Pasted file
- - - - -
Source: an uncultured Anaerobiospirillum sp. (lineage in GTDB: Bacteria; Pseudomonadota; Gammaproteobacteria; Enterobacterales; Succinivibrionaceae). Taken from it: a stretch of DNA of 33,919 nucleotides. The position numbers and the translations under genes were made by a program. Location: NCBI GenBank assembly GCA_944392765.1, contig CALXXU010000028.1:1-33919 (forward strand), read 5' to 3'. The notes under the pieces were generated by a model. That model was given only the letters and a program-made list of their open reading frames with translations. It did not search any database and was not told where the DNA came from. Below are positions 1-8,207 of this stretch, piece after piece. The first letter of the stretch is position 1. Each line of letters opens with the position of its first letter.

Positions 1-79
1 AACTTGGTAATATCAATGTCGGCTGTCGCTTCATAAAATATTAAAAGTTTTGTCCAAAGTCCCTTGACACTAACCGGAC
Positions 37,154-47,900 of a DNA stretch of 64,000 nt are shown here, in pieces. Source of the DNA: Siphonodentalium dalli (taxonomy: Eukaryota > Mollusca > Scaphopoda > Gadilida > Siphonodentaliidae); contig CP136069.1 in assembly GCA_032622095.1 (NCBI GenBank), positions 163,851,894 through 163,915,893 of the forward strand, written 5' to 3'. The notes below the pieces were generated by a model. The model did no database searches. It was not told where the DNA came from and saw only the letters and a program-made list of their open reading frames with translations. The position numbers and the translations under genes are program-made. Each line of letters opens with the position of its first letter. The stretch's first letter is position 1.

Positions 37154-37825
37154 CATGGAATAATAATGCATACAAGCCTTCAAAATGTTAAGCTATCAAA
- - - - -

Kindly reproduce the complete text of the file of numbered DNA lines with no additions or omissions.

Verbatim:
Source: an uncultured Anaerobiospirillum sp. (lineage in GTDB: Bacteria; Pseudomonadota; Gammaproteobacteria; Enterobacterales; Succinivibrionaceae). Taken from it: a stretch of DNA of 33,919 nucleotides. The position numbers and the translations under genes were made by a program. Location: NCBI GenBank assembly GCA_944392765.1, contig CALXXU010000028.1:1-33919 (forward strand), read 5' to 3'. The notes under the pieces were generated by a model. That model was given only the letters and a program-made list of their open reading frames with translations. It did not search any database and was not told where the DNA came from. Below are positions 1-8,207 of this stretch, piece after piece. The first letter of the stretch is position 1. Each line of letters opens with the position of its first letter.

Positions 1-79
1 AACTTGGTAATATCAATGTCGGCTGTCGCTTCATAAAATATTAAAAGTTTTGTCCAAAGTCCCTTGACACTAACCGGAC
Positions 37,154-47,900 of a DNA stretch of 64,000 nt are shown here, in pieces. Source of the DNA: Siphonodentalium dalli (taxonomy: Eukaryota > Mollusca > Scaphopoda > Gadilida > Siphonodentaliidae); contig CP136069.1 in assembly GCA_032622095.1 (NCBI GenBank), positions 163,851,894 through 163,915,893 of the forward strand, written 5' to 3'. The notes below the pieces were generated by a model. The model did no database searches. It was not told where the DNA came from and saw only the letters and a program-made list of their open reading frames with translations. The position numbers and the translations under genes are program-made. Each line of letters opens with the position of its first letter. The stretch's first letter is position 1.

Positions 37154-37825
37154 CATGGAATAATAATGCATACAAGCCTTCAAAATGTTAAGCTATCAAA